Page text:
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Survival of the new kid

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Survival of the new kid

College students working together in class.

College students working together in class.

Chris Futcher

College students working together in class.

Chris Futcher

Chris Futcher

College students working together in class.

Breyana Perry, Staff Writer

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Becoming a freshman all over again at a new school can be stressful and hectic. Getting acclimated in a new environment that you’re not familiar with can result in major anxiety, especially since it’s college, and that’s a place that defines who you’re becoming as an independent adult.

College can be this exciting new place for some, but for others, it can be scary. Not knowing what you want to major in or not feeling like you have your life figured out can be frustrating.

College is very different from high school because all of your responsibilities fall on just you alone. There’s no one there to force you to do your work and make you go to class. That’s entirely your responsibility. In college, you get more freedom than you did before in high school, and even though that sounds like something nice it can be nerve-wracking as well.

Many students can feel anxious about all the work that they have to do. So, whether you’re still adjusting to college-life right out of high school or jumping back into classes after a lengthy break, daily tasks can really have a student feeling on edge.

Anxiety is typically caused by a combination of factors, and when anxiety begins to make an impact in one’s life, that’s when it’s important to reach out for help.

At Elgin Community College, Mary Grimm, one of the wellness services professionals, shares some of her insight when it comes to being a new student in college.

When it comes to dealing with anxiety and staying at ease, Grimm suggests some activities that can help relax your nerves.  

“Three coping strategies that I recommend will reduce these physical symptoms. They are deep breathing, progressive muscle relaxation, and a present-focused activity, which I call ‘5, 4, 3, 2, 1,’” Grimm said. “Name five objects that you can see, name four things you can feel, name three things you can hear, name two things you can smell and name one thing you can taste.”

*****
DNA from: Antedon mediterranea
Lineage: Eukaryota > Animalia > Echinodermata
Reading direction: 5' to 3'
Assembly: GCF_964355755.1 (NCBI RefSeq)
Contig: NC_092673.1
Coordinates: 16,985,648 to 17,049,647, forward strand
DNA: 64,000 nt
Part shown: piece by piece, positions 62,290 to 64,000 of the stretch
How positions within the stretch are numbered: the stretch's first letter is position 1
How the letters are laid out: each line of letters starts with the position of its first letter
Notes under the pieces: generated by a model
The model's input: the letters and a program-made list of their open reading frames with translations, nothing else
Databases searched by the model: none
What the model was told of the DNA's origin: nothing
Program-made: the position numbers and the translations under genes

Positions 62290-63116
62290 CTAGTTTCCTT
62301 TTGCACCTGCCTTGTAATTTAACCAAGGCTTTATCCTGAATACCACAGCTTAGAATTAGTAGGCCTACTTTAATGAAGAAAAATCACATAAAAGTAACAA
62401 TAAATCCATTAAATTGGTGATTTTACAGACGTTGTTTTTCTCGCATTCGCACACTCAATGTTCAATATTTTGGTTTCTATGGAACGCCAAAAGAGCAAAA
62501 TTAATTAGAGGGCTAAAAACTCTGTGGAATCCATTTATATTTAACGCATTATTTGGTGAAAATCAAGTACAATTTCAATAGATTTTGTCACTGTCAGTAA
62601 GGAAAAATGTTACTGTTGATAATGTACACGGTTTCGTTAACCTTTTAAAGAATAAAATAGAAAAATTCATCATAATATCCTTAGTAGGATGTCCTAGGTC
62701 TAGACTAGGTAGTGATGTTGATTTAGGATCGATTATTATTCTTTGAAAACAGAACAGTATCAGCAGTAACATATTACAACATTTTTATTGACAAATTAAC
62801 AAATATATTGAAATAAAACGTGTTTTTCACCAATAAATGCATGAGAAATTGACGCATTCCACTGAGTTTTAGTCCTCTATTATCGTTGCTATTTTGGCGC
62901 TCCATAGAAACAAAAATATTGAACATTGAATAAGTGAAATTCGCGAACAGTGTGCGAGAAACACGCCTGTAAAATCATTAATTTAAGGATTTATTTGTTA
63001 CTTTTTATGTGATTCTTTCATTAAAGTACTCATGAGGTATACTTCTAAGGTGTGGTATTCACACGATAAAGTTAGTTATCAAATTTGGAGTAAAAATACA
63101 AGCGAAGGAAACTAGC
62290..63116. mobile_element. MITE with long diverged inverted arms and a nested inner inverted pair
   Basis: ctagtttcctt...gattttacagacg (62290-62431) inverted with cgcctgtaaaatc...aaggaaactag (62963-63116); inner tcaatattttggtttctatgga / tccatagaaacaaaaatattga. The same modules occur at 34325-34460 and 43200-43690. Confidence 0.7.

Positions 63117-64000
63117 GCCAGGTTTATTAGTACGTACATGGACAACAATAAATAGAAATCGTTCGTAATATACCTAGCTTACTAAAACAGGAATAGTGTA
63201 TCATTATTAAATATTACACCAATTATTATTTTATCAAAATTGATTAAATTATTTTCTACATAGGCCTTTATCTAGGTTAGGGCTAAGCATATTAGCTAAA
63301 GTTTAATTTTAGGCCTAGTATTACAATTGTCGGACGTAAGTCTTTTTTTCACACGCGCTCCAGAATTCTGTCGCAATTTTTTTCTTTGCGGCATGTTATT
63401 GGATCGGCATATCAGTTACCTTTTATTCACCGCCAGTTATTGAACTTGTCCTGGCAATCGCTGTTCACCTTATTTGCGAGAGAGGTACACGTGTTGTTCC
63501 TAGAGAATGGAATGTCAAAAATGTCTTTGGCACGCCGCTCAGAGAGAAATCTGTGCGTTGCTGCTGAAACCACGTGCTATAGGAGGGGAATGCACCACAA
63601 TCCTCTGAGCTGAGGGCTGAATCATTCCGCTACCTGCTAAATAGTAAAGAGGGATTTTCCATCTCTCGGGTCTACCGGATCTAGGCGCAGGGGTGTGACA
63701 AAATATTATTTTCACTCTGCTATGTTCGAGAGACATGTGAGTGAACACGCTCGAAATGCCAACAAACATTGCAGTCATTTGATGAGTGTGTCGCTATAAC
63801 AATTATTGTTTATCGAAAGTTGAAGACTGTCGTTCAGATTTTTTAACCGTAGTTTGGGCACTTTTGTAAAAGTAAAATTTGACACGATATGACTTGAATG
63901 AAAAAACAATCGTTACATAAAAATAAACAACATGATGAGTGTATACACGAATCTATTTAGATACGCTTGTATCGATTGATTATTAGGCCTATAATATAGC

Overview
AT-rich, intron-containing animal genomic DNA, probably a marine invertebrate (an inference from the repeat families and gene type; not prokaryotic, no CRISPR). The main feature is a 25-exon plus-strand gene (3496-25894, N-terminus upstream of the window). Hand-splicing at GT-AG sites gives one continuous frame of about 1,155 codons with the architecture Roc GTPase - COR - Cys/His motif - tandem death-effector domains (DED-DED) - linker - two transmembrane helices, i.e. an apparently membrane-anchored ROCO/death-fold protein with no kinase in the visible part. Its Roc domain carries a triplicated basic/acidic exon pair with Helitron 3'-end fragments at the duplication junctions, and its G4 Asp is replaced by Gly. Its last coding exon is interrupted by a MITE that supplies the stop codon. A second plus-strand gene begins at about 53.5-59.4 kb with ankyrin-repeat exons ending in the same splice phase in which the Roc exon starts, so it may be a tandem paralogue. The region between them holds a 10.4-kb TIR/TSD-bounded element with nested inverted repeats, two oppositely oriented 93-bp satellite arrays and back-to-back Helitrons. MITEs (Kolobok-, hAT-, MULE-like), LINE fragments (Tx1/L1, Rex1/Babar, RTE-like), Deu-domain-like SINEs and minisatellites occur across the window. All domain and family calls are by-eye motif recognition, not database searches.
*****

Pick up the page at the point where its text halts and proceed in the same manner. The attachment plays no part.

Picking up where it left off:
To any students enrolled at ECC for the first time, or to new students in the future, Grimm offers additional advice in dealing with anxiety.

“If you are struggling with anxiety, you are not alone,” Grimm said. “Get connected, challenge yourself and reach out when you need to. That’s why we are here!”

Grimm also recommends visiting her in room B120 if you ever feel the need to talk to a professional.

Stephanie Franco, an ECC student currently in her last semester, shares her views on what it’s like being a new student.

Franco’s biggest challenge with being a new student all over again was meeting new people at school. Not knowing people only made things harder. Because there wasn’t anybody to talk to in the beginning, it was especially difficult when she had questions outside of class.

“Please put your classes before work, [and] schedule study sessions with friends or classmates,” Franco said. “Don’t be afraid to seek help, and always mark important dates.”

Joshua Faulkner, another student that attends ECC as a full-time student, discusses how the pressure of being a new student in a different city gave him anxiety.

“Being a new student is already hard but coming to a new place and not knowing anybody sucked, especially when you’re not as outgoing and social in the first place,” Faulkner said.

On top of being a new student in a new area, pressure can also come from outside of the classroom.

“Like for me, it’d be work and school giving me anxiety, trying to balance those as well as feeling alone when you don’t have your close friends with you to help you deal with stress can be hard,” Faulkner said.

Some advice Faulkner recommends is not being afraid to speak up,

“Once you make some friends and find trusted people to speak up to, it makes a huge difference, and even though some days are still hard, you realize they get better,” Faulkner said.

About the Writer
Breyana Perry, Staff Writer

I’m studying broadcast journalism. This is my first year at ECC and I decided to join The Observer because I wanted to get better at writing and explore...

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Survival of the new kid